Toyota did add a separate diagonal brace to enhance steering feel from the more pedestrian Tacomas, but the steering wheel still feels disconnected with the road. There isn’t enough feedback to evoke confidence right away with new drivers in the turns. It takes some getting used to. Not a game breaker, but definitely something that Toyota needs to work on.
There are no complaints with the powertrain. The engine feels very competent and works well with the six-speed to keep the power sweet spot. The extra torque allows quick work of launching the truck. The limited slip differential used in the X-Runner is always a welcomed addition for any vehicle where you’re looking for more traction. The exhaust note does intrude into the cabin, but it is tuned more for the street-scene and announces the truck almost as much as the color and body-kit does.
I did get one “Hey nice truck” in the parking lot yesterday and haven’t run into a Tacoma X-Runner on the road yet. I’ll have to agree that the truck does make a statement. I have one weekend with the truck and will come back on Monday for a wrap-up.
A week with the current mid-size truck sales leader (April numbers are out and the Tacoma has taken a 4,000 unit lead on the Chevy Colorado) has proven one thing: It's easy to see why it is in the lead. Now I picked the X-Runner edition to test because it was the Toyota sport-truck and pretty "in-your-face" about it but a lot of what I liked about is standard in ever Tacoma.
More thought has gone into the details of this truck than other mid-sizers I’ve been around, even the newest ones. The standard composite bed, with four adjustable tie-downs, two storage compartments and an optional power plug is just a great feature that Toyota dealers can boast about to all buyers.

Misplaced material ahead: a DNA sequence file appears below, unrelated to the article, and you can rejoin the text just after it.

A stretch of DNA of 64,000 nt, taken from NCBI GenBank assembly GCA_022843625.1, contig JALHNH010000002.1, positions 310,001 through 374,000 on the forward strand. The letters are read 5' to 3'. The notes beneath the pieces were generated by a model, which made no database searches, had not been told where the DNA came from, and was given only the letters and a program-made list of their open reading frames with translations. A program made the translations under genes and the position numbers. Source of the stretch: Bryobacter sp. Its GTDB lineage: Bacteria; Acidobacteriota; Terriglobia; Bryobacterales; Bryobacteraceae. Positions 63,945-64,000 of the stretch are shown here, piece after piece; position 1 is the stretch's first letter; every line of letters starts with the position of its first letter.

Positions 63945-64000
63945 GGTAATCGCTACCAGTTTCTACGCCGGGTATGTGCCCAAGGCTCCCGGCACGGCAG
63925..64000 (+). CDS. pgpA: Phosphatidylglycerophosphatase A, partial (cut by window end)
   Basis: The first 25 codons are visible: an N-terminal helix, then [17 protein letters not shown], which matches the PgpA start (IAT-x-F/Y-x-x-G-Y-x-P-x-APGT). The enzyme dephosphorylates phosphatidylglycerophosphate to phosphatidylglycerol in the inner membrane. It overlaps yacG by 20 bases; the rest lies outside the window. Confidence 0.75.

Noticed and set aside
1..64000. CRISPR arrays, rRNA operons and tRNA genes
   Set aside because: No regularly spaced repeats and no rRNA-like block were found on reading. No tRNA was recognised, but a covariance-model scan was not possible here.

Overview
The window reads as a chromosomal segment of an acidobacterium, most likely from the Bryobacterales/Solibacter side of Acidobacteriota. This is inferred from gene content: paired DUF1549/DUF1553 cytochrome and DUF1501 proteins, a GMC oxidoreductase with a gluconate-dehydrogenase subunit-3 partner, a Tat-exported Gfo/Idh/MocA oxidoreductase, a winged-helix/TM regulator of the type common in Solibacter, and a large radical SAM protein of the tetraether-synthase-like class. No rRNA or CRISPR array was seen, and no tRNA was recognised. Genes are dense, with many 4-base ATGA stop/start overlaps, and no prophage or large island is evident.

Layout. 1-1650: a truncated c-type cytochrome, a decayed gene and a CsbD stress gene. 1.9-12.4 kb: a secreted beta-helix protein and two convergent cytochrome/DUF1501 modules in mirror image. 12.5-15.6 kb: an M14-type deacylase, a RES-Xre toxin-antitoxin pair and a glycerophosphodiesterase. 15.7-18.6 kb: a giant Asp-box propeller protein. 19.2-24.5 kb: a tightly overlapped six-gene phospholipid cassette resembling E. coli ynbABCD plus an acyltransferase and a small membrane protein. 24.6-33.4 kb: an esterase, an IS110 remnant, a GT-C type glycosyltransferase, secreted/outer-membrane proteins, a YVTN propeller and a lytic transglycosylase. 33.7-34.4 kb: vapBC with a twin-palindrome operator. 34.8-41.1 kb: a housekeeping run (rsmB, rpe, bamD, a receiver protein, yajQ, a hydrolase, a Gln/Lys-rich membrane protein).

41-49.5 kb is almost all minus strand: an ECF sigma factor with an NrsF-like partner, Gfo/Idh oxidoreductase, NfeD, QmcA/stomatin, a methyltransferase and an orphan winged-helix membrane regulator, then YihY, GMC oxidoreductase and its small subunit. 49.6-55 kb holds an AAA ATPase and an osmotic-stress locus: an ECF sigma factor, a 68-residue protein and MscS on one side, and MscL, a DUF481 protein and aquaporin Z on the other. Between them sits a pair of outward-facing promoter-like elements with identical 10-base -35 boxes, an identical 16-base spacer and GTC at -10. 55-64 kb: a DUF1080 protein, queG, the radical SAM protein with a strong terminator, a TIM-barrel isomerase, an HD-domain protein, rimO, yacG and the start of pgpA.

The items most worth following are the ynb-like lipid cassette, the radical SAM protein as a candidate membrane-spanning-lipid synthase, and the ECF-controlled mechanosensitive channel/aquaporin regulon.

The X-Runner’s go-fast bits and aerodynamic trimmings definitely hooked the showboat in me. The six-speed was smooth and easy to keep the V-6 at maximum power. The rear-end was a little hoppy and care needs to be taken in the rain as torque becomes fishtailing pretty quickly with no weight in the back. A great fair-weather truck but no so good for those in the snow-belt. Go for a 4WD or make sure you have a winter vehicle.
Everything inside was screwed down tight and looked and worked well. Radio sound was excellent at higher speeds. Storage compartments were plenty, as well as cup holders. As mentioned on Day 2, go for the crew cab if you are going to be bringing more than two people around regularly if you still want them to be your friend. The Xtracab’s jump seats are not for long range trips.
With the six-speed and some more spirited driving I saw about 19 mpg. The EPA estimates are 16 city and 21 highway. If more effort was used to save fuel, I’m sure it’d be better.
The biggest complaint seems to be from the steering. I’ve seen 4WD reviews that complained about the lack of feedback. Even though the X-Runner adds another brace to boost steering feel, the truck still comes up short. It didn’t kill the driving experience, but would definitely made the truck feel sportier with a more point-and-turn feel in my hands.